A hand that fails this standard, but does not have a 5-card major, has at least 7 minor suit cards and thus is opening a 4-card or longer minor suit.
This is very much a matter of partnership agreement. Some people hold to the definition of "No voids or singletons, no more than one doubleton" for a hand balanced enough to open 1NT. Some prefer "no suit weaker than Qx" instead or in addition. Some will open with a singleton A or K, or even a singleton Q.
The ACBL's Standard American Yellow Card" says that: "Notrump openings show a balanced hand and may be made with a five-card major suit or a five-card minor suit." This is likely what a pick-up pair who have not discussed the matter will play. An established pair should discuss.
The vital thing is that a partnership have a clear agreement on what hands will be opened with 1NT.
As Mycroft points out, if you don't open 1NT with some such hands, there can be a problem finding a good rebid, particularly after a 1NT response to 1 of a minor. On the other hand if you include more distributional hands in the range of a 1NT bid, there may be other bidding problems or missed fits. Personally I would not open a hand with a 6-card suit, or a singleton, with 1NT, but many good players do so.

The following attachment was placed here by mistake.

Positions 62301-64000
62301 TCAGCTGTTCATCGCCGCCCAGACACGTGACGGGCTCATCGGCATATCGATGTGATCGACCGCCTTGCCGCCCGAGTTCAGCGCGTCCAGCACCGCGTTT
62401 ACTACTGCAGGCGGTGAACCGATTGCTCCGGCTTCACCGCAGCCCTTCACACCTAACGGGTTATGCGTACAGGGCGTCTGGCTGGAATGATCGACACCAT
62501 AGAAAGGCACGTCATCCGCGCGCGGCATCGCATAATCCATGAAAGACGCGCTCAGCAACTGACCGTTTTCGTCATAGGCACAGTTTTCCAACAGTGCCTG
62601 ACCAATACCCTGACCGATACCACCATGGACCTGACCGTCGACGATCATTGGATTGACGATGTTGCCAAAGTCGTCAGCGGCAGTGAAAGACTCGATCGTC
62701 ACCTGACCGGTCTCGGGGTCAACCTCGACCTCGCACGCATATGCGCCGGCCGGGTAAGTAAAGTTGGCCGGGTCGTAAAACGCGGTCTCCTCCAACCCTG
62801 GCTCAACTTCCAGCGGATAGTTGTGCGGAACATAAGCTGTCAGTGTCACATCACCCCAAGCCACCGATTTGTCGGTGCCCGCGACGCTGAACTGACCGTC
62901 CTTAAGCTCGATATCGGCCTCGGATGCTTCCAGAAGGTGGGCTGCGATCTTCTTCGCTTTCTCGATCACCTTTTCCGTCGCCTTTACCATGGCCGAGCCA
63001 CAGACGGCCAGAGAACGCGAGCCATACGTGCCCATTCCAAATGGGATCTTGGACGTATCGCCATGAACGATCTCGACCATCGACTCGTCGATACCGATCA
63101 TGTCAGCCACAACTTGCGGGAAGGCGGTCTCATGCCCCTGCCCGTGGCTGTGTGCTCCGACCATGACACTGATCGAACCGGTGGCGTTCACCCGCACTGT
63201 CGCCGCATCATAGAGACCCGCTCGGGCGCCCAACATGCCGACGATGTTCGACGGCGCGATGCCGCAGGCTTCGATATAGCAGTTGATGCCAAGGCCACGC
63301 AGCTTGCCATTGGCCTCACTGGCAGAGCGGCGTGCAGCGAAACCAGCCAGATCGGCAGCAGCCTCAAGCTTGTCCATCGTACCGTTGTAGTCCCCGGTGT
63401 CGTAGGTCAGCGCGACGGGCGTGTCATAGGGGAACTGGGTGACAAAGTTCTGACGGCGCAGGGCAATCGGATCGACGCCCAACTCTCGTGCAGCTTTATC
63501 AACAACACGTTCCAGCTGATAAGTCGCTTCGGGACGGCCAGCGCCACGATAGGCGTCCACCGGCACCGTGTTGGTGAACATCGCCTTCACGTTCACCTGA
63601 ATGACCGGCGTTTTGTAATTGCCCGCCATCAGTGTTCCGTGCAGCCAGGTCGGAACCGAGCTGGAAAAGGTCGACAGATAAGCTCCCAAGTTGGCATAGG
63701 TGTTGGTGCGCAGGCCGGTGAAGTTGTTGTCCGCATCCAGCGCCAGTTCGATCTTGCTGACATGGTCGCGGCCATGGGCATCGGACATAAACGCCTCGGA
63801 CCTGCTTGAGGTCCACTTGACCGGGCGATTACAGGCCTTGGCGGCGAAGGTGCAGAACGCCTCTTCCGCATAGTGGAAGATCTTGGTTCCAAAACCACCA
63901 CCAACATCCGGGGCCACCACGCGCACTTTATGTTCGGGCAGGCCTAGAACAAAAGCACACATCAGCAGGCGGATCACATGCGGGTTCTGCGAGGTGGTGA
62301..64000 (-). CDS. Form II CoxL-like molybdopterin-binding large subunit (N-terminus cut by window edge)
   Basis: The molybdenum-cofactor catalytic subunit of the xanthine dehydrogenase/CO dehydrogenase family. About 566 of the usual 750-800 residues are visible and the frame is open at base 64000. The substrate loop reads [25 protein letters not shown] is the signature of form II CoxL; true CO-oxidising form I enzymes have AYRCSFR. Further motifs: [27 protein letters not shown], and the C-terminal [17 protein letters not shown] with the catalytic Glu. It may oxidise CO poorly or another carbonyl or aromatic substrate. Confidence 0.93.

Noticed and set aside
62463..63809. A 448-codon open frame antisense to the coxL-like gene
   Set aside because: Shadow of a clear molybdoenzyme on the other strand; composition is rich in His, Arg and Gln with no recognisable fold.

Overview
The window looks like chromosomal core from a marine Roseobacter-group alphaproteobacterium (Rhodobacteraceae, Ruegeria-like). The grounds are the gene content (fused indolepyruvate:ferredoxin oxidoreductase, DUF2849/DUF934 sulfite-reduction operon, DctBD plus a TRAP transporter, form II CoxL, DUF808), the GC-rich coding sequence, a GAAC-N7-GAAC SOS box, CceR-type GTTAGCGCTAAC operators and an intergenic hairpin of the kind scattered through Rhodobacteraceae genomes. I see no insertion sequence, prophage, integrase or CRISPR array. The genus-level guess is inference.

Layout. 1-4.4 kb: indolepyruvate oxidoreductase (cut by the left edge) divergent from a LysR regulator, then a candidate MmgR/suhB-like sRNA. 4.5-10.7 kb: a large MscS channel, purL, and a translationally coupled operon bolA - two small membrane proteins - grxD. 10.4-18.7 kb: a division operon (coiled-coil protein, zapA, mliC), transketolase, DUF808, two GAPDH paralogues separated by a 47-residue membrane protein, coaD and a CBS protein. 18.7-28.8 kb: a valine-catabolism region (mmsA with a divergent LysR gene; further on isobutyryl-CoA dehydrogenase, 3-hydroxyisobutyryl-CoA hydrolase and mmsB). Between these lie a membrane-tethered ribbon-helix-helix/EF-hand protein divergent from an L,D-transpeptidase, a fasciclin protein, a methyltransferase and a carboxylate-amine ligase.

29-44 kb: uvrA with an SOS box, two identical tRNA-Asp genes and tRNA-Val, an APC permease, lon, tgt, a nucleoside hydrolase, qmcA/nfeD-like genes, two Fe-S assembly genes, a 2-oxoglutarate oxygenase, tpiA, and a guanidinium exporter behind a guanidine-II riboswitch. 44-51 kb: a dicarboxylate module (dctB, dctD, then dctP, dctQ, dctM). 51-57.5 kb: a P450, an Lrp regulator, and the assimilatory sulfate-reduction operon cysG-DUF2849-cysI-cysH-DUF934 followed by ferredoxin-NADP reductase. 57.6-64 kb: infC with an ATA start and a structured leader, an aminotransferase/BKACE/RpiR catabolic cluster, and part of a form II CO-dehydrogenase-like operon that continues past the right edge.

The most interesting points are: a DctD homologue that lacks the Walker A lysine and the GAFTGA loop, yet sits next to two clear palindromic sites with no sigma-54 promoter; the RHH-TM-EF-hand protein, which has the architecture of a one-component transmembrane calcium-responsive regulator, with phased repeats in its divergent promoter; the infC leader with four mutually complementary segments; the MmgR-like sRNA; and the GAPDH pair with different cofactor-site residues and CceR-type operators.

If you are going to limit what hands can be opened with 1NT, discuss with your partner responses and rebids when opening a 15-17 HCP hand in a suit, esp a minor suit. If you don't both know the sequences you will use with such hands, you are setting yourselves up for a problem.
There are also rules limiting what the agreements here can be. These depend on the sponsoring organization. The ACBL now defines as "natural" any "NT opening bid or overcall that contains no voids, no more than one singleton, which must be an ace, king, or queen, and that does not contain 10 or more cards in two suits combined." and permits most such bids in most sponsored games. As some other answers point out, such rules have grown more permissive over time. But just because something is legal does not make it good bridge, or right for a particular pair.